AIM research surge nears FTSE 250 coverage

15 May 2019 / MiFID II Monitor Download the report
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The average AIM stock with a market cap in excess of £600m enjoys research coverage from an average of 6.1 analysts, up 20% since the introduction of MiFID II in January 2018. Analyst resource appears to have shifted post the reforms, as coverage of FTSE 250 stocks of the same size is at 6.3 analysts, a fall of 2.4%. Research coverage for large-cap FTSE 100 stocks has fallen 8%.

AIM companies attracting additional analysts over the past 15 months include tonic and soft drinks maker Fever-Tree and specialist telecoms business Gamma Communications. Coverage of these two companies has doubled, adding four and three analysts respectively, according to FactSet data.

Total research output across the market has struggled to grow since MiFID II, despite a net increase in companies on the combined AIM and Main Markets since December 2017. Industry surveys clearly point to reductions in analyst headcount. Taken together, these datapoints suggest brokers require each analyst to cover more companies than the pre-MiFID II period.

Keith Hiscock, CEO of Hardman & Co, comments:

“While the increase in coverage of larger AIM stocks is encouraging for long-time fans of the UK’s growth market, the shift raises further questions about the sustainability of broker research models. Main Market stocks represent a deeper market for institutions than AIM, so it is unlikely AIM research is as profitable for brokers as the Main Market research it seems to be replacing.

“While data shows AIM stocks are more popular with retail investors, most broker research does not reach retail investors, so the value to these audiences is questionable.”

Companies need to consider volume and quality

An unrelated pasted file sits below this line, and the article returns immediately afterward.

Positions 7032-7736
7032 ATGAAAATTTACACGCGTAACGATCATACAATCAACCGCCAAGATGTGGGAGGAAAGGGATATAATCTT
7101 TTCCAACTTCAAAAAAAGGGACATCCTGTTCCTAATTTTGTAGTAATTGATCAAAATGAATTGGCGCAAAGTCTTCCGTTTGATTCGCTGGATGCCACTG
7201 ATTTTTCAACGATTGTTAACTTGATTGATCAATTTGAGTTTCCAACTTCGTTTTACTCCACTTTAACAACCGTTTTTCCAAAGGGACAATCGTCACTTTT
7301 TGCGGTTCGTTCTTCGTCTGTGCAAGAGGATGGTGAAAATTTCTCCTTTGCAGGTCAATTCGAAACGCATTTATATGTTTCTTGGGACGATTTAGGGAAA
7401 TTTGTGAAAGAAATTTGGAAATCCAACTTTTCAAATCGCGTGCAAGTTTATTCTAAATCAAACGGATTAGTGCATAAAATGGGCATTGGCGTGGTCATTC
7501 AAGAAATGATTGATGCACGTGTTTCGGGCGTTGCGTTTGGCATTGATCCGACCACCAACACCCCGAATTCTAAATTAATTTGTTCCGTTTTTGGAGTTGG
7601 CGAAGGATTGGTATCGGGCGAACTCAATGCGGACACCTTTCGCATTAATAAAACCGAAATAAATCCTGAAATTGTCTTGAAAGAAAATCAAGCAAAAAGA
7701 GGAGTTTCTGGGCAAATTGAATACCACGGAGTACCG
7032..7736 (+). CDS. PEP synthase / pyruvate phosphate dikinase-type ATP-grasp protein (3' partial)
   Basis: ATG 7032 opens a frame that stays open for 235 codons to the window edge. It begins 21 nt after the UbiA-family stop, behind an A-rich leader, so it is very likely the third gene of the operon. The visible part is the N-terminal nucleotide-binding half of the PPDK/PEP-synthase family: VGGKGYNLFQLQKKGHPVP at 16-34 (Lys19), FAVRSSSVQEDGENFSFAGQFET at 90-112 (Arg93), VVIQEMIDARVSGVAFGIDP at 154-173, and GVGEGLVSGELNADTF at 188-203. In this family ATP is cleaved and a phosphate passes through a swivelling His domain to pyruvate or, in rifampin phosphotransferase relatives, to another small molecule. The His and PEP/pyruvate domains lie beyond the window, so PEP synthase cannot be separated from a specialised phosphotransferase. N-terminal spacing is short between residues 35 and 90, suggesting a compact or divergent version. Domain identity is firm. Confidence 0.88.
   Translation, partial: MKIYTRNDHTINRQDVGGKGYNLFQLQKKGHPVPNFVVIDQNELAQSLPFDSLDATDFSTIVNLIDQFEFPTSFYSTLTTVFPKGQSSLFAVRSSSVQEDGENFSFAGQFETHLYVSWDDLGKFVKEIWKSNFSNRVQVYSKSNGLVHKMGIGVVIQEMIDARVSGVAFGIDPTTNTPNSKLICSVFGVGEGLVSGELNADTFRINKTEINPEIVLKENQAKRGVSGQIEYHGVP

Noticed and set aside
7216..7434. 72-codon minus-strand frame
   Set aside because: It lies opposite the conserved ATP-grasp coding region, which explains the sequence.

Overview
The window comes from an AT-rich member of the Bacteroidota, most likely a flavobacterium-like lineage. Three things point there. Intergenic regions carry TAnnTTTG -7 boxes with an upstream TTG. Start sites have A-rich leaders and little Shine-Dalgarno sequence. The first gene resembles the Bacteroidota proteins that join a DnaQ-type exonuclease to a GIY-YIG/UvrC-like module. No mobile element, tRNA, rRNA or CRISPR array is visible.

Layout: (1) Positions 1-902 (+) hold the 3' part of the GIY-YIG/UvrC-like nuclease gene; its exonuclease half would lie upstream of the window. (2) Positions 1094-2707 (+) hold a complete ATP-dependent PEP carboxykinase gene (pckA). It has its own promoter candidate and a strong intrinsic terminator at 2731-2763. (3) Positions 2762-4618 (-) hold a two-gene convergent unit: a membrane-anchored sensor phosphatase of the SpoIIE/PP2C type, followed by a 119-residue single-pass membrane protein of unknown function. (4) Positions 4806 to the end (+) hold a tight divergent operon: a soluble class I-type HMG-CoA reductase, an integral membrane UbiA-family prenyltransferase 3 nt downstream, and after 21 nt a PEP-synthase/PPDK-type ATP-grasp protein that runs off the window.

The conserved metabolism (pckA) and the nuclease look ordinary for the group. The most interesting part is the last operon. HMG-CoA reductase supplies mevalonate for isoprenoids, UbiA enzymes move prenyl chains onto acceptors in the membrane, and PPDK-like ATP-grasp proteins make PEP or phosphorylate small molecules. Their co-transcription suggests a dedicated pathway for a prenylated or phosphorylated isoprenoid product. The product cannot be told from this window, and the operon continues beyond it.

Hiscock adds:

“We see more senior analysts departing broker firms, replaced by junior staff, if at all. This means less experienced analysts, stretched more thinly across their coverage universe, as well as deteriorating research quality. ‘Copy-and-paste’ analysis of corporate announcements adds scant value to investors or companies.”

Meanwhile, liquidity has continued to fall since MiFID II came into force, dropping between 15-30% across all segments of the market, with the worst impact coming across mid- and large-cap companies on AIM, where it has shrunk 26% and 30% respectively.

Hiscock notes:

“Falling liquidity means it is harder for share prices to find the correct level, when market-moving news breaks, or macroeconomic sentiment changes. Volatility and illiquidity go hand in hand, with more volatile share prices discouraging long-term investors.”


Further research:

Hardman & Co has produced a series of research pieces on the impact of MiFID II, the relationship between research coverage and liquidity, and the importance of retail investors for liquidity. Publications include:

►     After the Love Has Gone – Post-IPO liquidity: how bad is it, does it matter and what can companies do about it? (Keith Hiscock and Yingheng Chen, July 2018)

►     The importance of the retail investor (Keith Hiscock, January 2018)

In addition (copies available on request):

MiFID II – Impact on research & stock market liquidity (Keith Hiscock – 2017)

Why broker research coverage of non-clients is collapsing (Jason Streets – 2016)